I'm in the UK so bear it in mind (might be a different cultural setting i guess).
My DDs are 6 and 2. My 6yo is and has mostly been very chatty, my 2yo so far is by comparison rather shy. I think kids don't read social cues well, and i think they KNOW they don't. Which is why some kids will chat to anyone without any apparent boundaries/filters (my eldest frequently started conversations with the addicts and prostitutes working near our home when i was a single parent, and it wasn't always wise of her or easy for me to extricate us!), and some won't chat to ANYONE, even people they've actually met and talked to before.
I cannot think of anywhere that adults would model what is been described as the normal or desirable behaviour between kids in playgrounds on this thread. There is nowhere where it is appropriate to walk up to a stranger who is not part of a group you might be with and say "Hi, my name is such-and-such, what's yours?", and nowhere where you would expect to get a positive (or even neutral) response 100% of the time if you did. Not the cinema, the bowling, the gym, the bus, nowhere i can think of. People DO greet and talk to one another, but usually to comment on something that is happening (you might say "wow, this bus has been stopped ages, do you think it's broken down?" but you wouldn't say "hi, we're on the bus with you today") or because you're somewhere with a shared interest (you might say "Hey, i'm Bec, i'm knitting a cardigan for my LO, due in January" at the stitch n bitch, you wouldn't say it to the lady behind you in the bank queue (unless she for some reason was ALSO knitting in the bank queue). Even when adults WANT to meet strangers they most often attend groups, classes or go to a singles night or speed dating even to do so (depending on what sort of thing they're looking for). Adults also often use alcohol as a social lubrication in situations where it is deemed appropriate to meet and greet total strangers to spend frivolous social time with.
So back to the kids. My 6yo just did her first year at school, she's really sociable and polite (and has been given 2 in-front-of-school callouts at assembly to be given "...is a good friend and has lovely manners" awards) BUT she has had MAJOR issues with another girl who just doesn't take no for an answer. This girl really likes DD, but she has no interest in whether DD feels like playing on a given day or not. She MUST play, because the other girl wants her to. The other girl is devastated when DD wants to play with one of her other friends (and we have a list of 9 "best" friends DD did this year spontaneously to show off her hand writing) and feels totally hurt and rejected and will scream "you're not my friend anymore" or "i'm so angry, you can't come to my birthday party" (they are 5 and 6 please bear in mind), something which kills DD, who might just have happened to want to play Tigers instead of Princesses that morning. She has spent many a night crying at how painful it is that this girl controls what she does and cries whenever DD tries to do what she wants to do, and we have been in and out of school talking to the head mistress and teachers to try to help them work it out (DD is not the only girl to have had these issues). She, my sociable 6yo, has even begun to ignore this girl at times, because once she says "hi" in the morning, literally immediately the other girl will take her hand and that is it for the day, if DD dares to speak to or play with anyone else there are fireworks.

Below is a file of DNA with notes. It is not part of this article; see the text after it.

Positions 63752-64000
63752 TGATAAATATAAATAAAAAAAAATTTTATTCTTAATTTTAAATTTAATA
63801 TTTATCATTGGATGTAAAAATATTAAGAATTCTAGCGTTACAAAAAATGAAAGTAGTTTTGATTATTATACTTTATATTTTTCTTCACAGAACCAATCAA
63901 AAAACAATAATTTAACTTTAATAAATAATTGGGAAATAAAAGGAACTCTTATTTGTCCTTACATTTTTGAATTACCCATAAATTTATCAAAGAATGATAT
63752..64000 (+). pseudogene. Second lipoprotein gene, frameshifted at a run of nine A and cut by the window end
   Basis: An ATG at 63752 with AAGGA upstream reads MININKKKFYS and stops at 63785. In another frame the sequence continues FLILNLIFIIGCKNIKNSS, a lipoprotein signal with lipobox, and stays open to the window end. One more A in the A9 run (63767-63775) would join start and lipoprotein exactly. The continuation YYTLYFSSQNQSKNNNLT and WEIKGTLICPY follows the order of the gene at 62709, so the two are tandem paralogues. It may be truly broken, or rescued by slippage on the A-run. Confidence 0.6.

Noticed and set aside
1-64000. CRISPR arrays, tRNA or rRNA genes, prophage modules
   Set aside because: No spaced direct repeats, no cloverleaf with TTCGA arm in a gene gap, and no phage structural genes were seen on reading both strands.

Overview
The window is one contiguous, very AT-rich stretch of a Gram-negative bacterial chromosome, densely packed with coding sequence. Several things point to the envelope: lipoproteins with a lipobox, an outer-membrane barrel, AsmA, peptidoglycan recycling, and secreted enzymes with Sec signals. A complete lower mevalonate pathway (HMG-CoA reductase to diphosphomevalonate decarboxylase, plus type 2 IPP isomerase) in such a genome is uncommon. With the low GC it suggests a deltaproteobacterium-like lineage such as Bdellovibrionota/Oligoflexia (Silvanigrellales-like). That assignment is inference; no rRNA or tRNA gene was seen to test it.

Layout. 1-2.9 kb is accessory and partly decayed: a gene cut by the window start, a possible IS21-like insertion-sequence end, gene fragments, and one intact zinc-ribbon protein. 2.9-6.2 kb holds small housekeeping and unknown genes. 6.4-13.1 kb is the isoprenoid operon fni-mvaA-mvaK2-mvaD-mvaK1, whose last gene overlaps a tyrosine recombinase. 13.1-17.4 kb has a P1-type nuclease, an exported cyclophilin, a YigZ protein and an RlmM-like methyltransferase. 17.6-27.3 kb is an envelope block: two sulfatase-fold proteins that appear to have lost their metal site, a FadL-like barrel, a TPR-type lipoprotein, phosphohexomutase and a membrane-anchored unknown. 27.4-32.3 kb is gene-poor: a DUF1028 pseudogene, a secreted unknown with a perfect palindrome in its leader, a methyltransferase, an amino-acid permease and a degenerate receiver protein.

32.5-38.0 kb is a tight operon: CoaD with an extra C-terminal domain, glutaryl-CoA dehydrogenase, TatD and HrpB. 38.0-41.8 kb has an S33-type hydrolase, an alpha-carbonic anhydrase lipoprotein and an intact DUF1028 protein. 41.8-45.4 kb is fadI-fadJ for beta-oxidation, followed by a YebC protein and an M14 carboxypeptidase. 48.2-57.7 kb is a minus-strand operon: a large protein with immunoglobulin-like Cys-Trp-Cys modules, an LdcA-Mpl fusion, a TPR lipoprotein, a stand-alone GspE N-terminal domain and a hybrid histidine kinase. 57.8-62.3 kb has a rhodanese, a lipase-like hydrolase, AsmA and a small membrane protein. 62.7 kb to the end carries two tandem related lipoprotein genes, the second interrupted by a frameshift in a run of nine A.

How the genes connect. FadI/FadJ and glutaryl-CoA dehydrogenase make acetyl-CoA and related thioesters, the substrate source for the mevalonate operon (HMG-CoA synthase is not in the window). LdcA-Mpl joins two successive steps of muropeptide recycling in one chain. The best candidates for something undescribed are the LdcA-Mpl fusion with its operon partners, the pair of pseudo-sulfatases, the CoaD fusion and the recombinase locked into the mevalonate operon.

This interaction has made my DD much more wary of talking to keen-seeming strangers, which is a shame on the one hand, i agree, but i also think it's something she needs to figure out. Sometimes it IS a bad idea to engage with every person who just comes wandering up to say Hi, and sometimes it isn't. I'm pretty sure it was only through a childhood of being ignored, pestered and making good friends that i figured that one out. When people are antisocial with my DD's i say "well maybe they just don't feel like talking today" "they're in a quiet mood", "maybe they're tired" "i don't know why they don't want to talk, they just don't feel like it"... I just make sure she knows it's not a rejection of HER but of social interaction with someone they don't know at all, it's nothing to do with her as a person. This perspective, for our family, is the healthiest.